PW4084 From United States of America, joined Mar 2001, 291 posts, RR: 0 Reply 1, posted (11 years 4 months 2 weeks 17 hours ago) and read 1484 times:
General Aviation aircraft with reciprocating engines like the C-172 or C-150 burn Aviation Gasoline. The gasoline is leaded, 100LL is the standard in the US. So that's an octane rating of 100 and the LL stands for 'low lead'. There are other variants and older/lower compression engines are certified for lower octane ratings, with the proper approval and paperwork you can burn automobile gasoline in your airplane.
Jet Fuel is basically kerosene (so is Diesel), I'm not a chemical engineer but I think that it's cruder than gasoline and is produced earlier in the refining process. It is less volatile than gasoline also. Jet Fuel is more oily than AvGas and it is more dense. Turboprops do indeed burn jet fuel.
I am sure I am leaving out a bunch of the details but there's a start for you.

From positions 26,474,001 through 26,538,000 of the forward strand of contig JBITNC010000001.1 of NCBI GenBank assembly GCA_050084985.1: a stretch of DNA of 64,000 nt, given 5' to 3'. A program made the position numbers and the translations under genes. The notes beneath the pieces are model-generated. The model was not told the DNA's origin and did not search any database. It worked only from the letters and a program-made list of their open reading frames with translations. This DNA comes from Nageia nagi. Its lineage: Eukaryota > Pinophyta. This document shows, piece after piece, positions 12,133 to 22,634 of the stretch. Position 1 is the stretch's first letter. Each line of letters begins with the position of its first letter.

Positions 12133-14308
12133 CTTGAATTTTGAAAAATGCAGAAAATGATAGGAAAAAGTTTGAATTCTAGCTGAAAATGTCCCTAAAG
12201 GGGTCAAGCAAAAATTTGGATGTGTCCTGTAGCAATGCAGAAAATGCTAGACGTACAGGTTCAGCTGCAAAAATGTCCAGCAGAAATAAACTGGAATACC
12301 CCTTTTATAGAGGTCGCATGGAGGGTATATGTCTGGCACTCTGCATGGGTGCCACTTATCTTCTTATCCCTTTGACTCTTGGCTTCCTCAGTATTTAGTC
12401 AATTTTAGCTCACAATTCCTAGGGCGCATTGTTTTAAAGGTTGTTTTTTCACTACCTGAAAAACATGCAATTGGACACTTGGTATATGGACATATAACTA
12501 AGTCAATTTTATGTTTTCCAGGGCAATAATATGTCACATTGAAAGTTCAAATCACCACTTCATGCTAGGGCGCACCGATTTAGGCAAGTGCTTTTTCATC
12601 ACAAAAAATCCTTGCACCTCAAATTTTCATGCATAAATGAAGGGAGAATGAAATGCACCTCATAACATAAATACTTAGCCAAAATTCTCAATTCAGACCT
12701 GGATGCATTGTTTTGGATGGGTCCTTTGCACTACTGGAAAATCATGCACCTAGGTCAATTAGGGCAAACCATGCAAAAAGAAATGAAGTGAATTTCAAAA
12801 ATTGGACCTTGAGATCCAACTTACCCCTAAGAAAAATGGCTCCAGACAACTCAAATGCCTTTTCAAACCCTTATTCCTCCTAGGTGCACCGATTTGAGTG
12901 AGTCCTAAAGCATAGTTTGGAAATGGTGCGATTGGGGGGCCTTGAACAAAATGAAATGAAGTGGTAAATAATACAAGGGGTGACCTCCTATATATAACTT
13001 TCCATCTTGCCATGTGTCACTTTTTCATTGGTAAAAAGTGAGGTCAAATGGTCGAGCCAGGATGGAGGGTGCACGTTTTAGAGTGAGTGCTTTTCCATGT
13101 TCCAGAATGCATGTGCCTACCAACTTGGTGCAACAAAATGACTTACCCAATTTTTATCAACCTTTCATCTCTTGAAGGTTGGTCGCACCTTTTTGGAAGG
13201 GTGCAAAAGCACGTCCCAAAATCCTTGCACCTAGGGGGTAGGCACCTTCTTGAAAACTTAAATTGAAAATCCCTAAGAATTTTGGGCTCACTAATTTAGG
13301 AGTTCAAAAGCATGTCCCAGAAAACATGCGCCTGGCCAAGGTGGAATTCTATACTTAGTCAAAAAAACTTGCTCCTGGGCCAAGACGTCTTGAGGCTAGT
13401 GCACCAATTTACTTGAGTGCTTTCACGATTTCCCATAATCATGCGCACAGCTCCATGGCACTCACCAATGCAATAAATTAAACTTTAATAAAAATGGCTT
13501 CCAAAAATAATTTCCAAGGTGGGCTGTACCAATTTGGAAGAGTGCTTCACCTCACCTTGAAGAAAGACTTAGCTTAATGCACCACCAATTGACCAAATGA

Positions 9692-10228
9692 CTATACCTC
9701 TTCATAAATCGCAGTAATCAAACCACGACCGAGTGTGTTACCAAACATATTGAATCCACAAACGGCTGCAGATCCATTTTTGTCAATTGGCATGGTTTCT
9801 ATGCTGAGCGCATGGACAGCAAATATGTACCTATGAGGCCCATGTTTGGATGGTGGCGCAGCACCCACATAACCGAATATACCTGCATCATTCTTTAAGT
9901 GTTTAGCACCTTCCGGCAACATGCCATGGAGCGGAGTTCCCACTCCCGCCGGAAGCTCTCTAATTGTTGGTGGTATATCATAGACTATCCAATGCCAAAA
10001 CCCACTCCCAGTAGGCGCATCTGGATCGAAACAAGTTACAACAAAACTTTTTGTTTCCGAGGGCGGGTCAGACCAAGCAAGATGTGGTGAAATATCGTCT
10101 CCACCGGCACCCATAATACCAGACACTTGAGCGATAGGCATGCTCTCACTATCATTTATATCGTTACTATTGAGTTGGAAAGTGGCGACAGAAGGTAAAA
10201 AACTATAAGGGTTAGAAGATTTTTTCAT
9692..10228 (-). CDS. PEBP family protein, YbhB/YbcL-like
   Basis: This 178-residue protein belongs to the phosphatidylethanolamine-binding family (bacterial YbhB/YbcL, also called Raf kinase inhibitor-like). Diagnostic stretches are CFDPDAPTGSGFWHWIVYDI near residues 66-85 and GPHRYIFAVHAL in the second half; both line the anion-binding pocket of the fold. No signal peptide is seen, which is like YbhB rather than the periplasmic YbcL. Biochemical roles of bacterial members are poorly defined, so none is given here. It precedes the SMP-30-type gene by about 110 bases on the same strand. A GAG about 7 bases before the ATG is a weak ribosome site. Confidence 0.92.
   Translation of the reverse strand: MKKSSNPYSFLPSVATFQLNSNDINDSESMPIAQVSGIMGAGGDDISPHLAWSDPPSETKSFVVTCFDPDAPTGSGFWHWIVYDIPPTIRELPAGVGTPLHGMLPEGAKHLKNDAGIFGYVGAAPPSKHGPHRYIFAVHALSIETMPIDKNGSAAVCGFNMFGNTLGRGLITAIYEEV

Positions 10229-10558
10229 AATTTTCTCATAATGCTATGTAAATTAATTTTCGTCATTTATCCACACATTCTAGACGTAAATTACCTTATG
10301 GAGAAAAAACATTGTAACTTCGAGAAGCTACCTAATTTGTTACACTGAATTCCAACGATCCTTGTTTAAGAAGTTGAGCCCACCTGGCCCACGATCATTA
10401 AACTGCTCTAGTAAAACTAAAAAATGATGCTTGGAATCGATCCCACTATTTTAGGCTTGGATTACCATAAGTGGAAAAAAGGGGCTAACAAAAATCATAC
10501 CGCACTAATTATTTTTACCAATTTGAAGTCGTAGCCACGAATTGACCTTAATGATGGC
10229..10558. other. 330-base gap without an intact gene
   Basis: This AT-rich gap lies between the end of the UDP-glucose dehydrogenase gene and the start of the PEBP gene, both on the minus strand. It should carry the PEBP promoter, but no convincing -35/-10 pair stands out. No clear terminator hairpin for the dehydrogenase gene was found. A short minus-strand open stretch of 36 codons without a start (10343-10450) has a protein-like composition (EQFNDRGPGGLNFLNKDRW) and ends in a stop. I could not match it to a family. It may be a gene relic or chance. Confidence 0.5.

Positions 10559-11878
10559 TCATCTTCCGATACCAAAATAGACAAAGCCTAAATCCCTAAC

B747skipper From , joined Dec 1969, posts, RR: Reply 2, posted (11 years 4 months 2 weeks 16 hours ago) and read 1480 times:
Dear Dash8King -
Jet fuel is essentially diesel fuel with anti-ice additives... I once had a diesel car and had a few tanks filled-up with jet fuel, works great, no problem.
Jet engines can "digest" just about anything liquid that burns, feed them with gasoline or kerosene, or cognac, a jet engine (or turboprop engine) will run perfectly well...
I own a little L-21C Super Cub, I supply myself with gasoline in jerrycans of gasoline from car service stations. That engine can run on 80 octane, I buy "regular" gasoline which is about 85-87 octane, works great and is more inexpensive than aviation gasoline, ... or petrol (if you are from England...)
Happy landings (s) Skipper
PPGMD From United States of America, joined Sep 2001, 2453 posts, RR: 0 Reply 3, posted (11 years 4 months 2 weeks 10 hours ago) and read 1452 times:
With larger aircraft like C150-C152-C172 if you want to burn automotive gasoline (Mogas), it best to add some additives to it once in a while, the lead in 100LL (Avgas) (once again according to my A&P mech) is supposed to be lubricate of some sort, and he suggested that if I wanted to goto the Mogas STC in the PA-28 to run a gas aditive every couple of months.
The biggest diffrence between Mogas and Avgas, is that Mogas breaks down quickly, sometimes in as little as 6 months (from when you buy it at the pumps) while with Avgas, there have been cases where they found a 50yo supply that burns just fine. Now this isn't a problem if you burn all you have quickly.